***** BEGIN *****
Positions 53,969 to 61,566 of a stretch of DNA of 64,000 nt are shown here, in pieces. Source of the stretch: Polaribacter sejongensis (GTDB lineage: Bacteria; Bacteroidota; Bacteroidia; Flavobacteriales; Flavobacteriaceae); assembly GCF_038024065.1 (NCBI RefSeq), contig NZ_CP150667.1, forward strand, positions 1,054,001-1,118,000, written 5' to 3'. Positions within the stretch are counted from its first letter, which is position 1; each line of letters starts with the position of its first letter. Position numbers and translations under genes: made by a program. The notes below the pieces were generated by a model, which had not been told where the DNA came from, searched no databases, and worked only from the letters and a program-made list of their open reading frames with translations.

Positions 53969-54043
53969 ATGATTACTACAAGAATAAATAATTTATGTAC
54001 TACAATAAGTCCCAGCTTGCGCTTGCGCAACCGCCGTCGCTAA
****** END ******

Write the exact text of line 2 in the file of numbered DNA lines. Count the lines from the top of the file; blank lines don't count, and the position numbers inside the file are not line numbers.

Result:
Positions 53969-54043